Wednesday, May 19, 2010

Bring a cleaver? Ohhh spring fever!

It's that time of year that so many folks are fond of: Spring. Light green, blossoming, fragrant, enlivening spring. They think of 70 degrees and sunny, children skipping and holding hands on the way to some lake, baseball, spring cleaning, eating ice cream, wearing khaki pants and pastels, and other such things of a springy nature. Lovely.

In the northeastern US, we don't always have a stereotypical spring. In fact, where I've lived (CT, NY, MA), we hardly ever have one. Starting in late April, it's rainy and 45-60 degrees out for about a month and a half, breaking only for Memorial day (which is always hot...but don't be fooled, more rain is around the corner) and other select weekends. Then, some time in mid-June, BAM! it's summer. Just like that. All of a sudden, your khakis won't do and you are forced into suddenly summer attire. You feel unprepared, especially when it comes to what others will wear in public (ahhhh the return of the daisy dukes), but you're grateful it's stopped raining and smelling like worms and mud.

It's been so long since we had the stereotypical spring that I'd almost forgotten what it's like. This year, however, we are having that ideal spring. We're actually transitioning from winter to summer and having full weeks where it's just 65 and sunny. Children are eating ice cream as they skip to a baseball game in their khakis. It doesn't always smell like rain and mud and worms. My galoshes feel remarkably left out as I don my sunglasses once again.

But something has happened in this lovely springtime, the intensity of which was unexpected. My allergies have been absolutely ferocious. The worst they've ever been. I mean, they're usually pretty bad, as spring for me mean tissues, claritin, zyrtec, neti pots, sudafed, and the like. But this year, it feels like I've been rolling in flowerbeds, taking deep breaths and shoving pollen up nose. Or like I've taken a bunch of budding trees and planted them in my face. Or like I've fashioned all of my clothes out of freshly cut grass accented with sprigs of ragweed. I do look good in green, after all.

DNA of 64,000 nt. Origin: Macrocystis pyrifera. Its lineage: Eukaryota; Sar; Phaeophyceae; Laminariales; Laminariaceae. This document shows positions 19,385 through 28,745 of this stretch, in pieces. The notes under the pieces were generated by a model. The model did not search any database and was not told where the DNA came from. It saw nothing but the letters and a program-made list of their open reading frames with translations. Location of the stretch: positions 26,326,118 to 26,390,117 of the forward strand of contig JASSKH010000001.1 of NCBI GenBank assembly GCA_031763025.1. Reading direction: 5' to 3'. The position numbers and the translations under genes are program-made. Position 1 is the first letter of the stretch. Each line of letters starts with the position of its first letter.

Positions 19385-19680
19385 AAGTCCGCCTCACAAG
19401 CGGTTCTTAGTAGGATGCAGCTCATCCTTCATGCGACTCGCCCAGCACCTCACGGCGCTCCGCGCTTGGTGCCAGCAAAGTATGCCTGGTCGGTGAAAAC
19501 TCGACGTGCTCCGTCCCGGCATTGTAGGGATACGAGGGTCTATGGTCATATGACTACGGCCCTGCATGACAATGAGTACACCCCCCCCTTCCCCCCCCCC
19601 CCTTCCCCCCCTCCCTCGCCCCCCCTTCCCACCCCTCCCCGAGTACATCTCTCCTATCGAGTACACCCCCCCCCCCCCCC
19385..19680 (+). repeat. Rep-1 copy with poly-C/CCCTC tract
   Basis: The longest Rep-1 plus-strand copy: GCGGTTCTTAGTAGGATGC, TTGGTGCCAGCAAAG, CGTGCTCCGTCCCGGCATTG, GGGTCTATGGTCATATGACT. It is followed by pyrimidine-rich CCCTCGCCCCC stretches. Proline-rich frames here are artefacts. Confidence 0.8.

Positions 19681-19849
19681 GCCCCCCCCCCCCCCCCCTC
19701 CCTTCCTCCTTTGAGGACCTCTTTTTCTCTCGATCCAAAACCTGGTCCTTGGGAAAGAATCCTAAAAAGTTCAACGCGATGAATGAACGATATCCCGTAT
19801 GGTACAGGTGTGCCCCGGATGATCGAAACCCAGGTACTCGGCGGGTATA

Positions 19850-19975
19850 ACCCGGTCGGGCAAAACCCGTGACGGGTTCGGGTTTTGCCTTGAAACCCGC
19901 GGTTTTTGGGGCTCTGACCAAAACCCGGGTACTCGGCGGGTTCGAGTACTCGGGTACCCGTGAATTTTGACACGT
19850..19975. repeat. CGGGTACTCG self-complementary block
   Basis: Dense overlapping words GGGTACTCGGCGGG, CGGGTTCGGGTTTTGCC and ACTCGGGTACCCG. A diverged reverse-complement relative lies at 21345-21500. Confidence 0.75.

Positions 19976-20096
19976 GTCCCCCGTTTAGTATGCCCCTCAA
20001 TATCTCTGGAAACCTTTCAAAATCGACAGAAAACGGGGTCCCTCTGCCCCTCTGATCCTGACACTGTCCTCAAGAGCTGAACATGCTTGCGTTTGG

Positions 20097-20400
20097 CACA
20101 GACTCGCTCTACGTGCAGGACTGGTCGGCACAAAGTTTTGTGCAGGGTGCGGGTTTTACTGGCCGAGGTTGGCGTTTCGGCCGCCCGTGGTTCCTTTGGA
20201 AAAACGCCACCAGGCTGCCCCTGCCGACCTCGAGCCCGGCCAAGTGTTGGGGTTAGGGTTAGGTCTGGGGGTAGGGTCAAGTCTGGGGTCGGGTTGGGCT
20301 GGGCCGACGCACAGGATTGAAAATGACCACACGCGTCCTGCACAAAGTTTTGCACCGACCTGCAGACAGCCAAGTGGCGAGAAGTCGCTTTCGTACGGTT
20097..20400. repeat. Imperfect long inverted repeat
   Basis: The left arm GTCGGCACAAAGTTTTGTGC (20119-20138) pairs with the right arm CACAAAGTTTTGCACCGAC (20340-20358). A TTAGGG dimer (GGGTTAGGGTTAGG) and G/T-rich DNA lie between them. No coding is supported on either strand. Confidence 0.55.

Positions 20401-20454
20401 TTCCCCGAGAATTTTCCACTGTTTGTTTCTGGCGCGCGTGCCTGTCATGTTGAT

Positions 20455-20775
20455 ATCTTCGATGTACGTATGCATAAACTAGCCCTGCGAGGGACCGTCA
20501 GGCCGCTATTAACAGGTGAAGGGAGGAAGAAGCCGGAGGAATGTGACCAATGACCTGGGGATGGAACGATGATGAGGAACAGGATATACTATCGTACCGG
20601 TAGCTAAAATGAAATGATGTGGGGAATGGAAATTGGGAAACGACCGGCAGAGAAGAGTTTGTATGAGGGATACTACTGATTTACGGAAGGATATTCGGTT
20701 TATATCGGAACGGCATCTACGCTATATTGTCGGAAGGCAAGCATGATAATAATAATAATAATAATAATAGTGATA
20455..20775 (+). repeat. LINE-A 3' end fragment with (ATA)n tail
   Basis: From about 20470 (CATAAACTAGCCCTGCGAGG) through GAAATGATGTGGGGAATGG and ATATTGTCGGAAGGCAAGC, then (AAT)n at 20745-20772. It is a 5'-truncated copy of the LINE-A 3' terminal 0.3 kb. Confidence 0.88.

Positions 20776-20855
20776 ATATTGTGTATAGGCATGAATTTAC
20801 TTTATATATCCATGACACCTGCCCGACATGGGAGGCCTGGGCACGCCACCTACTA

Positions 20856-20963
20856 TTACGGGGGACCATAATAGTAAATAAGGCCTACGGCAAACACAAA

I won't go into what it feels like too much because it's not a pretty picture, but it suffices to say that the inner workings of all that allows me to breathe, hear, and see are both itchy and malfunctioning due to blockage. Gross! I know. But apparently only 1 in 5 people in the US suffer from allergies, so I thought I'd put this out there in case you are one of the lucky ones who does not. It's not just a cute little sneeze and then relief. "Oh my silly allergies, ha ha." No sir. I believe it's this misconception that allergies are just silly sneezes that allows people to conclude someone suffering from allergies must have a cold, because in reality, the symptoms can be the same. People see me blow my nose on the T and then move to the other side of the train. I want to tell them "Don't worry, I'm not contagious, it's just my allergies," but if I did it would sound like "Don worry, Imb nod codtagious, ids juds my allergies."

Communicating in general has become difficult, and not only when speaking to someone. I have whole days where my ears go on strike. For example, once when Jess was reading, she told me she had 20 pages left. I thought she said "funny pinky sweat." Another time, my friend and I were at a mutual friend's house. She asked if there was something in her teeth. I said, "Can I get you some tea? Why are you asking me, I don't live here?" The other day I thought my coworker called me a "F***Tard," but she was actually pronouncing "Spaniard" incorrectly. Yesterday, I thought I overheard someone on the T say, "so, did you hear no-tooth Nicole is having another baby?" I want to guess and say that's not really what she said, but because it was on the T, I can't be sure.